The Spark | Notes & Review

Posted on July 1, 2012


John U. Bacon & Lyn Heward. The Spark: Igniting the Creative Fire That Lives Within Us All. Currency Doubleday, 2006. (136 pages)

— VIA —

It is delightfully serendipitous that I watched Moneyball last night about the Oakland Athletics’ GM and read this book this morning about a sports agent. There is a common theme here that I believe speaks to the nature of sports, creativity, life, innovation, etc.

This tale, of a sports agent finding new creativity and life through spending a lengthy period of time with the staff of Cirque du Soleil, includes several excellent nuggets of creative wisdom and ethic, many which are listed below. It’s a fun story, which appears to have its foundation in the real life experience of the author.

For my own journaling sake, I had wanted to read this book for several years now, but was most prompted by the beginnings of our new church, the name of which we have decided to be “Spark.” It is my hope that we embrace the fullness of theological and ecclesiastical creativity for the sake of greater love and redemption in the world. In reality, the same anti-creativity ethics are common even in religious and non-profit institutions, and in many ways, more so because of the many unwritten expectations of behavioral conformity that are found deeply rooted in religious culture.

I was struck, once again, by the profundity of VISION, the necessity of seeing ACCIDENTS as opportunities for creativity, the embracing of COLLABORATIVE CONFLICT AND CONFRONTATION, and even CONSTRAINTS in forcing new ways of thinking. I was inspired again to take THE RIGHT RISKS according to your vision. Perhaps my favorite connection of creativity was to COURAGE, a leap of visionary faith, and a willingness to move, to go, to do, in light of uncertainty, fear, and the unknown.

We are reminded in this book of the power of TRUST, the beauty of COMMUNITY and CONNECTION with the audience, the importance of PASSION, the pursuit of the HORIZON, and the consistent and ubiquitous truth of DISCIPLINE.

Now, let’s go spark something great in this world.


The trick, is not trying to solve the problem before you’ve figured out what it is. (15)

Do you know the definition of a good show? A good show is one where only we know what went wrong! (15)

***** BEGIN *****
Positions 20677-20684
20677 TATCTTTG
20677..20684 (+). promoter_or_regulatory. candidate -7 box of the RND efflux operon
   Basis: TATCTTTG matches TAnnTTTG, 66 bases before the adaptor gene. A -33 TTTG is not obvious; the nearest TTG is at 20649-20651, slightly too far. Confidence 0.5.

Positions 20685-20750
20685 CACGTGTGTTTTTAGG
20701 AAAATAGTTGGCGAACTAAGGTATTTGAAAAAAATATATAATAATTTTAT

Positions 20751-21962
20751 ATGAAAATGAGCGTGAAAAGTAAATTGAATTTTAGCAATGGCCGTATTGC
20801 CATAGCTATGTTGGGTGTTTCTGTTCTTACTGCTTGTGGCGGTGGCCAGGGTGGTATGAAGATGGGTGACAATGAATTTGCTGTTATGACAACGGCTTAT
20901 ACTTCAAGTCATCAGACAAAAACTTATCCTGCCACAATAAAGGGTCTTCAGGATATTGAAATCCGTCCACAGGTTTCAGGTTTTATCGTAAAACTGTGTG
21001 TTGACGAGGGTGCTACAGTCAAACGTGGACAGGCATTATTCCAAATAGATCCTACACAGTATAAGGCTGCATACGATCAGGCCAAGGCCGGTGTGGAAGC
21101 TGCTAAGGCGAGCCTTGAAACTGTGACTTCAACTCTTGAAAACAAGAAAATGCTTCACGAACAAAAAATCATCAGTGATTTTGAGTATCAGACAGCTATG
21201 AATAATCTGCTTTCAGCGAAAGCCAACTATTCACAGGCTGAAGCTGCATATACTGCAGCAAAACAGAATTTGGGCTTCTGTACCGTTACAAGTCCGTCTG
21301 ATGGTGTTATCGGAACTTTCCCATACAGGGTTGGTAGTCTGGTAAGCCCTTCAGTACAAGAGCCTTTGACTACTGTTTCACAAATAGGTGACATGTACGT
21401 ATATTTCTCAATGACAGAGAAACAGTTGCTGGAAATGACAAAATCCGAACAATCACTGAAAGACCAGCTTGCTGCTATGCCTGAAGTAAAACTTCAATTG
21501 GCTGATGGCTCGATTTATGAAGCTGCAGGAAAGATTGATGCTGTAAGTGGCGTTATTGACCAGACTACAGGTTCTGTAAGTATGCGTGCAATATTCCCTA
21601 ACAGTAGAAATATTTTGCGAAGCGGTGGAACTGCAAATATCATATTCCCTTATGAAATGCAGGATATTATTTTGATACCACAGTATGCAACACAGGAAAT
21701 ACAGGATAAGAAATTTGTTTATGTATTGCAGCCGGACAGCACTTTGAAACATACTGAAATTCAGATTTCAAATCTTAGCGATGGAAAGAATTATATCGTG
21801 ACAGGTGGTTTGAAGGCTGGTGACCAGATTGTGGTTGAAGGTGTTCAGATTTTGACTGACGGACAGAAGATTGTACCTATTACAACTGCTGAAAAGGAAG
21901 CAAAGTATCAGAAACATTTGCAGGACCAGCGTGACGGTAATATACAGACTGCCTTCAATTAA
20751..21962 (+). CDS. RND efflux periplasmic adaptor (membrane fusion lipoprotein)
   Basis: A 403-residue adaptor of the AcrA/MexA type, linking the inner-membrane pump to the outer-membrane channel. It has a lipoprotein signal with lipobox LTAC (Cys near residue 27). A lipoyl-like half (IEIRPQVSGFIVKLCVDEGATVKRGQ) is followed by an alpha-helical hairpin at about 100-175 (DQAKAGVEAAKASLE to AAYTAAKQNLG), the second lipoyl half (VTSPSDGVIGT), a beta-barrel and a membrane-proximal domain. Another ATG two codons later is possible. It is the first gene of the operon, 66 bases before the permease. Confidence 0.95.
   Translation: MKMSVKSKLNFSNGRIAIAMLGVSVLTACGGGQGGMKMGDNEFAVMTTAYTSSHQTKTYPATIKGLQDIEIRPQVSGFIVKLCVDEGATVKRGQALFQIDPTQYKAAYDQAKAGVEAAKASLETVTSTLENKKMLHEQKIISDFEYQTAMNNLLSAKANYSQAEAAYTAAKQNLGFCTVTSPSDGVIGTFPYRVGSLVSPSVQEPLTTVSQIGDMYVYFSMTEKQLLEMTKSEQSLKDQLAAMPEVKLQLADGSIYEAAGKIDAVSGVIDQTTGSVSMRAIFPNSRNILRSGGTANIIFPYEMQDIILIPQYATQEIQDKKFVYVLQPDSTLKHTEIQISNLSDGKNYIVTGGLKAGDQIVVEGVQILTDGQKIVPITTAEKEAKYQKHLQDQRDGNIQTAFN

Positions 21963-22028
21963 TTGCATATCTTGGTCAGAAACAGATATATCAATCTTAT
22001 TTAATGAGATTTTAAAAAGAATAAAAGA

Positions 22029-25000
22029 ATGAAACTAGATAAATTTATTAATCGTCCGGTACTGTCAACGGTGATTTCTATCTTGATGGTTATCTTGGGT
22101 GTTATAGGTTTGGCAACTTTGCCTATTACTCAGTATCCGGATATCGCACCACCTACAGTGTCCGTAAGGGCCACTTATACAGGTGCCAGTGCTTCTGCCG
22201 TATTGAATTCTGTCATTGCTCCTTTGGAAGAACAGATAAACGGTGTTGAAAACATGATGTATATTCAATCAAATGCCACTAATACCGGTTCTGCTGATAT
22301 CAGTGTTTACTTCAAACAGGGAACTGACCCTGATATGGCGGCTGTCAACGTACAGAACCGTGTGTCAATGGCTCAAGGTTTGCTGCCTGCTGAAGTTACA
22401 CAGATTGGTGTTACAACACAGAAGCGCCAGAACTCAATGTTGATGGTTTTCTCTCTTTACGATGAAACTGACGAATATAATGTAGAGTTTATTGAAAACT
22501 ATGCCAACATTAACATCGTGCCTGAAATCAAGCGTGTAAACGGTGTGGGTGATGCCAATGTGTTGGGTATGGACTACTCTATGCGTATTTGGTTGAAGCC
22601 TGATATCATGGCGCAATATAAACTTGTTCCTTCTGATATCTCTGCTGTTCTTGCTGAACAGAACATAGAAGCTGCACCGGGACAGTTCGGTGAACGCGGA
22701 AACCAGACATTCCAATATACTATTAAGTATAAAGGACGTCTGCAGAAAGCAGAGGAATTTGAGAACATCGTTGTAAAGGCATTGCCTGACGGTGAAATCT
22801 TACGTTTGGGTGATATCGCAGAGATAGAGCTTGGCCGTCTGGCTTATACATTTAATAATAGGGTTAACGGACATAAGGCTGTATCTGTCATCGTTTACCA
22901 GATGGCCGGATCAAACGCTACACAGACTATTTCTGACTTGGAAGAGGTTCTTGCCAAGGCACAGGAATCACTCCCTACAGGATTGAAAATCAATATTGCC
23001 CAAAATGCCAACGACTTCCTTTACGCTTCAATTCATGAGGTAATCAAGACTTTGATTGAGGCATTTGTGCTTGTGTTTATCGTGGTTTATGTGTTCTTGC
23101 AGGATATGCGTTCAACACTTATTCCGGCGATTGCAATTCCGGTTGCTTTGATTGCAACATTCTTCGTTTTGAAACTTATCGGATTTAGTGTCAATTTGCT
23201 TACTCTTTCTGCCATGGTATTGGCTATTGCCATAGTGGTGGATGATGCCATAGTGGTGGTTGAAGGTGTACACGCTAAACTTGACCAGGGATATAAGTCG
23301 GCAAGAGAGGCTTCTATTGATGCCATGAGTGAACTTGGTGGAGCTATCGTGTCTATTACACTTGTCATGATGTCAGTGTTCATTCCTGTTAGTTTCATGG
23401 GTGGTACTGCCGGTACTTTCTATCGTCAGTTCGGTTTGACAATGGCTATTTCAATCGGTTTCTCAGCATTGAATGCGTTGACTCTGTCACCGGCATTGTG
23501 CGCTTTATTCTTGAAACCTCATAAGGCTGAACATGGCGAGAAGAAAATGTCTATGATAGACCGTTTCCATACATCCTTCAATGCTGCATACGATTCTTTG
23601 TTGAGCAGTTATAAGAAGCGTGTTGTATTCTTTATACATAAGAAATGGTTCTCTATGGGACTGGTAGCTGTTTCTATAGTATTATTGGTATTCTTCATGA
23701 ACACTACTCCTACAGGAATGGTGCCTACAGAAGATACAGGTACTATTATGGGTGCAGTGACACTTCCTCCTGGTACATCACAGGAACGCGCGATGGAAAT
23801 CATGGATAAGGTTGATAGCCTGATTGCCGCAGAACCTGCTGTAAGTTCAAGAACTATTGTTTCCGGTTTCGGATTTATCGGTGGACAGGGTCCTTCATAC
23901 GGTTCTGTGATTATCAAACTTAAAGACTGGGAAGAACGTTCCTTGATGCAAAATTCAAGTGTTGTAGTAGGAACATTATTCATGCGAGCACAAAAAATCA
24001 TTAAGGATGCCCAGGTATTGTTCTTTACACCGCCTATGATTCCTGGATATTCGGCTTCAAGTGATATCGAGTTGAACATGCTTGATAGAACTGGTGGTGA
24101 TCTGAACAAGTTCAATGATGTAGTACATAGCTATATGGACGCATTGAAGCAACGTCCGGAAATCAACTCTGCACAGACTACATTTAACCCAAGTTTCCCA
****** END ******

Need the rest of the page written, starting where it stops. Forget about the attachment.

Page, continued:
I ultimately concluded that the fire Cirque had sparked in me would not be so easily extinguished. (19)

…every accident is just a creative opportunity in disguise. (21)

The better we get along, the more free we are to let loose and express our ideas and emotions. It’s hard to be creative in isolation. True creativity requires collaboration…and yes, even conflict and confrontation. (23)

Never lose sight of the reason for your work… (24)

Passion Is the Key to Everything We Do (27)

Constraints on time, money, and resources can be incredible motivators! Some of our most inspired ideas have arisen from the most Spartan situations. (28)

So, right from the start, we really challenge ourselves to erase the lines between athletics and artistry, between individuals and the group. We need to transform an individual into a team player everyone else can count on, literally with their lives; and transform an athlete into an artist who can bring complete strangers to tears just through his body language. (32)

Around here, you can earn enough credibility over the years to make one or two mistakes. But you also have to deliver. And you can’t deliver without taking risks — individually or as a troupe. It is essential. But you have to learn to take the right risks — risks that will allow you to fulfill your vision. (32-33)

“Most of these people are athletes. As Igor explained, they are used to following the rules, doing as they are told. They have to learn to get out of their comfort zones, to try something different and express themselves. They need to learn to connect with people in new ways. For us, that is at the heart of what our shows are all about — connecting. (34-35)

…if a person is courageous and generous enough, we can teach them the rest. To me, creativity is, first and foremost, all about courage — a willingness to take risks, to try new things, and to share the experience with others. (35)

…nothing of significance could be accomplished without taking a leap of faith. But first you need a vision. (39)